Taxing Our Neighbors? Why Some Sub-National Revenues Are So Small
AbstractThis paper analyzes the determinants of local government revenues and the incentives faced by politicians in the design of tax policy. The decision of deepening local tax collections carries costs and benefits for local politicians. Balancing in the margin these costs and benefits allows for an endogenous determination of the taxing level. The paper stresses the role of markets size in determining politicians’ incentives to enact a tax regime. In addition, we provide a rationale for the central government-local government tax ratio as a key tax effort variable. Furthermore, local levels of income inequality are relevant in explaining tax collections.
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Bibliographic InfoPaper provided by Universidad de San Andres, Departamento de Economia in its series Working Papers with number 100.
Date of creation: Mar 2010
Date of revision: Mar 2010
tax; sub-national revenues;
This paper has been announced in the following NEP Reports:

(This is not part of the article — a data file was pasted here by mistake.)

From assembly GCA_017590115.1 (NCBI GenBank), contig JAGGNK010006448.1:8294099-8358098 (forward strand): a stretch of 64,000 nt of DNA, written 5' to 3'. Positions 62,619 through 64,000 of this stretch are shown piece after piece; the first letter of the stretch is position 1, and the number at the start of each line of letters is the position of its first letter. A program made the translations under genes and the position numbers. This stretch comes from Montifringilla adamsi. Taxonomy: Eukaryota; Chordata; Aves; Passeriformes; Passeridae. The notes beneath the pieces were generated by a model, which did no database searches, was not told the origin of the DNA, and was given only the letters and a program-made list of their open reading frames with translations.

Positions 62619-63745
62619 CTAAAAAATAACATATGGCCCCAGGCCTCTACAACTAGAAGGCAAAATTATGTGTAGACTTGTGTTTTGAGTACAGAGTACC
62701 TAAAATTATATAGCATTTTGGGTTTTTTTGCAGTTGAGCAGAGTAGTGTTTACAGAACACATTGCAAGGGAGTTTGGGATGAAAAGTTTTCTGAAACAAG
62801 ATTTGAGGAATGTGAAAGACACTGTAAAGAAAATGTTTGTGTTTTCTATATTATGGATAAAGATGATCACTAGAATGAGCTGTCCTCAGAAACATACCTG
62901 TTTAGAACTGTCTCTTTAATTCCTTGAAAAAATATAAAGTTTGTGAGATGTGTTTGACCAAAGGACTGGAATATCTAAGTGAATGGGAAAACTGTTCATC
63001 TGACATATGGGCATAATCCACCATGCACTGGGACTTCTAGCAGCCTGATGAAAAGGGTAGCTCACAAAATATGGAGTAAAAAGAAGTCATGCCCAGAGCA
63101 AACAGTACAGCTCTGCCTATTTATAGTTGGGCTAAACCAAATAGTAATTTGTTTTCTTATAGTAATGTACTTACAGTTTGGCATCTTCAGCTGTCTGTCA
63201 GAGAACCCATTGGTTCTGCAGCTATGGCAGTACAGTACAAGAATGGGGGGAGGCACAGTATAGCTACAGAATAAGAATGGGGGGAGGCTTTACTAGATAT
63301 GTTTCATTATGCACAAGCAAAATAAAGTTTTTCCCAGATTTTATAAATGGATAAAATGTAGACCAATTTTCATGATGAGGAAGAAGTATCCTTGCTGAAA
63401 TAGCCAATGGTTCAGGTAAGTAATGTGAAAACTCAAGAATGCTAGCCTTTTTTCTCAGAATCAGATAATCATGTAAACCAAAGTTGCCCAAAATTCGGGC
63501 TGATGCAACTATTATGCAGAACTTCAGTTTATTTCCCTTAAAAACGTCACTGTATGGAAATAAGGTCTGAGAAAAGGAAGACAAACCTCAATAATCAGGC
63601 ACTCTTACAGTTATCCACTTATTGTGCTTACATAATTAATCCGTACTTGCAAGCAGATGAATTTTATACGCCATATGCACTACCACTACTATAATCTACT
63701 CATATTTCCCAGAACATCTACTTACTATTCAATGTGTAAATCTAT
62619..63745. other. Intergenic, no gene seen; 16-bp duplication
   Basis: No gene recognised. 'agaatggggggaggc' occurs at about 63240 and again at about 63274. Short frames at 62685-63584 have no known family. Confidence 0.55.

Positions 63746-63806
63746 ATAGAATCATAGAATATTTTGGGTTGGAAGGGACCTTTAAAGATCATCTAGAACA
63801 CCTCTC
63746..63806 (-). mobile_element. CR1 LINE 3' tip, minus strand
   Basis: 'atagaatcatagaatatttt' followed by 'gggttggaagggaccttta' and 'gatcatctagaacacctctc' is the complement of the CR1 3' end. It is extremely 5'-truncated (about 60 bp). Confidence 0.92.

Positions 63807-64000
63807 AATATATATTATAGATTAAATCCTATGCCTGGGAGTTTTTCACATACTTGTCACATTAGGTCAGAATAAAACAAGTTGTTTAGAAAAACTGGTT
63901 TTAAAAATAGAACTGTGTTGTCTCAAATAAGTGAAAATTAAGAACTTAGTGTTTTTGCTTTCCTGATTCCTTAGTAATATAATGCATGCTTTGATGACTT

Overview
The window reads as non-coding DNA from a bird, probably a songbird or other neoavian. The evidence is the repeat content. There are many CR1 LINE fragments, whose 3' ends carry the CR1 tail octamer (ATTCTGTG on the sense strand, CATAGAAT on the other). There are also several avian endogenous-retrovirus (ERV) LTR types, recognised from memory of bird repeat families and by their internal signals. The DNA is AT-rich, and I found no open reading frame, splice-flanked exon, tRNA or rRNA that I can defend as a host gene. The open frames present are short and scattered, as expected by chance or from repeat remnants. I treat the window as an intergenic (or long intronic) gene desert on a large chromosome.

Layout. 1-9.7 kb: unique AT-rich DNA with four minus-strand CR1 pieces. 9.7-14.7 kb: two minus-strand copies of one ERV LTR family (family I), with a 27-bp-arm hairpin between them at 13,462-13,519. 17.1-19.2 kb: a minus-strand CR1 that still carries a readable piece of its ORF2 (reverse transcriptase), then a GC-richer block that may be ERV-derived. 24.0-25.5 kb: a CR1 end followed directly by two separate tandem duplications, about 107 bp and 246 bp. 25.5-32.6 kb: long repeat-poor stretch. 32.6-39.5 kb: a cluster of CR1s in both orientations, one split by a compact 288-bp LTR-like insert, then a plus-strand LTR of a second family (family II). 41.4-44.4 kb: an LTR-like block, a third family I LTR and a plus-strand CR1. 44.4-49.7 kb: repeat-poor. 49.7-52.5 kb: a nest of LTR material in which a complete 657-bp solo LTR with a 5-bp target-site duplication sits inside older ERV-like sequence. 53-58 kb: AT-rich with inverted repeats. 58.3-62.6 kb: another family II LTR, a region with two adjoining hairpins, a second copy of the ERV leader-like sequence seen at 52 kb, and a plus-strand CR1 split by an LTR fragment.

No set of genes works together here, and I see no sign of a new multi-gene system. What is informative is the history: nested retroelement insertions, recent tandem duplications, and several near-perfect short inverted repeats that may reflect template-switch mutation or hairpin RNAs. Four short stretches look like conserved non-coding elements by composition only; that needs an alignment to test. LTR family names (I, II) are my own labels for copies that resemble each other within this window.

- NEP-ALL-2010-04-11 (All new papers)
- NEP-PBE-2010-04-11 (Public Economics)
- NEP-PUB-2010-04-11 (Public Finance)
- NEP-URE-2010-04-11 (Urban & Real Estate Economics)
Please report citation or reference errors to , or , if you are the registered author of the cited work, log in to your RePEc Author Service profile, click on "citations" and make appropriate adjustments.:
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"Tax Evasion in Interrelated Taxes,"
2004/2, Institut d'Economia de Barcelona (IEB).
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- Kenneth L. Sokoloff & Eric M. Zolt, 2007. "Inequality and the Evolution of Institutions of Taxation: Evidence from the Economic History of the Americas," NBER Chapters, in: The Decline of Latin American Economies: Growth, Institutions, and Crises, pages 83-138 National Bureau of Economic Research, Inc.
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